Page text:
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Gather Your Crew

20230609

We had our first in-person meeting with most of the crew today in the Redmond Space District. Having worked with each other remotely for months, we seamlessly got to work reviewing equipment information and mission plans. We poured over some detailed topographical maps of the Haughton Crater and discussed points of interest that we will be exploring. There is so much of the crater that is still unknown, this makes it an excellent analog for Mars exploration. When the meteor hit, it vaporized rock on the surface, sent fine dust into the atmosphere, flung boulders great distances, and formed the shape of the 20 mile (32 km) wide crater that we see today. When the dust settled and the rain and snow fell, it created a layer on top of the permafrost. This fine mud layer is quickmud (think quicksand). This is one of the hazards of the crater we will have to avoid. Fortunately for us, the layer is easy to identify and roughly a half-meter deep, so we can muscle our way out with some assistance. The meteor impact also very likely kicked rocks off the earth and littered them into the Solar System. If these Earth rocks had robust bacteria on them, it may have seeded life on Mars. It also turns out that a review of the geologic history of Mars shows that the opposite may have happened. All life on Earth might have started on Mars millions of years ago. That is a question we will find the answer to when we send geologists and biologists to Mars soon.

During the meeting, we also continued to talk about the details of how the engineering and science crew members will be working together to support each other under the lead of Commander and Crew Geologist Andrew Wheeler. The FMARS is a research laboratory that has practically been abandoned for 5 years. As such, prior to research taking place, the crew will need to make sure it is up and running. It needs to be a shelter from the elements, provide electrical power to science equipment, and be a place for the crew to live and work together in relative comfort. Once that initial work is completed, the science can begin! The science agenda has intentionally been over-booked. We do not plan to accomplish everything on the list, but we had better not run out of things to do with our limited time in the crater. To help achieve as many science goals as possible, the engineers are responsible for organizing our tasks around those goals. We will assess the structure and systems of the hab, clean any dust, debris, and mold that may have accumulated on its interior, and deem it ready for the 2023 season. The repairs and ongoing upgrades will require a full team effort. In these ways, the engineers will help gather and analyze the science data, and the scientists will help make decisions on and implement repairs and upgrades. There is a lot to talk about!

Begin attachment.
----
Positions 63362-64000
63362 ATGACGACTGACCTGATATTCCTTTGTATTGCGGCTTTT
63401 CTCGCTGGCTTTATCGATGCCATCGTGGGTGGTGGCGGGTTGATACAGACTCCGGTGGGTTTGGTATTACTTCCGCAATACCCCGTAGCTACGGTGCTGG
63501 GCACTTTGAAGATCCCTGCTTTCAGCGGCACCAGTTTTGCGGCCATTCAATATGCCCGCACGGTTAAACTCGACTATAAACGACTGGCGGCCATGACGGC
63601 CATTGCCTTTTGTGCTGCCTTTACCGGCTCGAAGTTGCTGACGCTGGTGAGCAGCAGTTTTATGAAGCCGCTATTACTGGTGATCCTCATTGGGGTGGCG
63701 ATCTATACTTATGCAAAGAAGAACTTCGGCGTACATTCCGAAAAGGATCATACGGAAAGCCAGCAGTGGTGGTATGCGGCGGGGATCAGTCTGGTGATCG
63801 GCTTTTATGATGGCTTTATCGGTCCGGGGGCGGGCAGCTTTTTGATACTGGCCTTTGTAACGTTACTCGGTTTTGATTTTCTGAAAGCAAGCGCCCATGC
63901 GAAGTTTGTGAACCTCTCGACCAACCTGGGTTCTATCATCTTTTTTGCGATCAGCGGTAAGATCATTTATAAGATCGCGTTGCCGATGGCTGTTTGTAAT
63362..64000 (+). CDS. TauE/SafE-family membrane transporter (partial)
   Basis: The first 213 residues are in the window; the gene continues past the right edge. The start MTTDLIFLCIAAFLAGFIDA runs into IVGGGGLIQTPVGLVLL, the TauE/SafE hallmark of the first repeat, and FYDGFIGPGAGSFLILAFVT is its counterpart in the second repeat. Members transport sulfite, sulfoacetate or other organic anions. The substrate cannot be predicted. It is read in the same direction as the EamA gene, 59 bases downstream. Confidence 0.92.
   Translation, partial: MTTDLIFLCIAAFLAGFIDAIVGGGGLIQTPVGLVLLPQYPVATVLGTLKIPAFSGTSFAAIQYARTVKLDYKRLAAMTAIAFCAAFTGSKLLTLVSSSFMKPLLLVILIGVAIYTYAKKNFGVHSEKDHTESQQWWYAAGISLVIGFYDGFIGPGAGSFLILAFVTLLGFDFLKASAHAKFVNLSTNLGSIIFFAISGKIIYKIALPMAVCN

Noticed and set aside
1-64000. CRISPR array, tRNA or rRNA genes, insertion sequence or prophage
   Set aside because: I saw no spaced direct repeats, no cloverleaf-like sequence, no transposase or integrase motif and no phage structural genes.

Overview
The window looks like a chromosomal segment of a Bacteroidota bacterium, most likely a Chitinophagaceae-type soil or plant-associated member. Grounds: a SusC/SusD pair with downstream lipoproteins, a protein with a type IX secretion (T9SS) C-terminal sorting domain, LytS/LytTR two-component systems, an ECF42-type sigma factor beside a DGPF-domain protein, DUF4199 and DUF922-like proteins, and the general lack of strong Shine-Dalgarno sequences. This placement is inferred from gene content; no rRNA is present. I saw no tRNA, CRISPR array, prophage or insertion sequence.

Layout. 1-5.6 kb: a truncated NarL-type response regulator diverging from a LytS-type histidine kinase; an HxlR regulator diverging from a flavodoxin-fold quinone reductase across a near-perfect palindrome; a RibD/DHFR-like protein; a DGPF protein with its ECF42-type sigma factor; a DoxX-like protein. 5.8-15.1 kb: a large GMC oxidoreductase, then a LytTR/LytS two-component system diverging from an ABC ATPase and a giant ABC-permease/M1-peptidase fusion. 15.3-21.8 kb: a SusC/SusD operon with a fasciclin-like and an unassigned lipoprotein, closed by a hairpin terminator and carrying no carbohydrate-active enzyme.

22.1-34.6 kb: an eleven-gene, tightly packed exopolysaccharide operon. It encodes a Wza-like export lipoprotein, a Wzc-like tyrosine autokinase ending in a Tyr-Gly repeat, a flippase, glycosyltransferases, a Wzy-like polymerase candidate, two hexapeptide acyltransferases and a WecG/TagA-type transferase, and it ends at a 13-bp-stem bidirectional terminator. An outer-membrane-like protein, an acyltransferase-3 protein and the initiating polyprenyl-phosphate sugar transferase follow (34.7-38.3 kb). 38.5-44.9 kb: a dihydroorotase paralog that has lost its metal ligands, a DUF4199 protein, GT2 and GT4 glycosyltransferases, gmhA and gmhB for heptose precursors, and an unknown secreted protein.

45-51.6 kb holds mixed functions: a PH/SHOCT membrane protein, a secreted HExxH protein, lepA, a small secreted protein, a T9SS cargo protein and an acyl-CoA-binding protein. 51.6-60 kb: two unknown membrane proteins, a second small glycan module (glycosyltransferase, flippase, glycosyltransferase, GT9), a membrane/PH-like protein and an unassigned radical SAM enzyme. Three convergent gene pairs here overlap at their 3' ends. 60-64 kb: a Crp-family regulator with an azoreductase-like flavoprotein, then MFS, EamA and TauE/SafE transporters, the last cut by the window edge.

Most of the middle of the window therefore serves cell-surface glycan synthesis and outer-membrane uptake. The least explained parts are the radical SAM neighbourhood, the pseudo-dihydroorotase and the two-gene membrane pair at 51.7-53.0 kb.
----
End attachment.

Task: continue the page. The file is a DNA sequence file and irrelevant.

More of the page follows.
The discussion of tertiary things, like what kind of computer mouse you’ll bring, becomes interesting when you consider working in the Mars analog station. You must have batteries for your Bluetooth mouse. Are those batteries AA? Are they rechargeable? The AA chargers will occupy one charge port of your power supply, but will all the crew have to charge mouse batteries? Will they need to charge at the same time? What do you do when you lose you Bluetooth dongle or it breaks? Did anyone bring the same mouse that could interfere with another mouse’s signal? Consider bringing a wired mouse. That wire will occupy a USB port that your Bluetooth may have not. Should we bring both? Are we constricted by the added weight of a backup wired mouse? What about the added volume of the spare mouse? Do we bring a backup for every crew member? Is the convenience of wireless worth the risks?

That’s just a computer mouse, an item that you might never pay any more attention to than a light switch. But these are things you will need to think about and make informed decisions. Now go through this process with your tools and science equipment. By the way, you also have to read all the paperwork that comes with your tools, including your mouse, to make sure you fully understand how it works, how to repair it, and how to gut it and use its components if needed.

This crew is incredible. I’m thrilled to be a part of it. I learned so much this weekend, which is a good sign I’m in the right place. The 6 of us will be the only ones looking out for each other in the Arctic, so this first meeting is an important way to continue to build bonds. There is still much to do. The final purchase of equipment to be shipped to Yellowknife will happen next week. I’ll gather the rest of my gear then, and make sure I can fit it all. Two more weeks.

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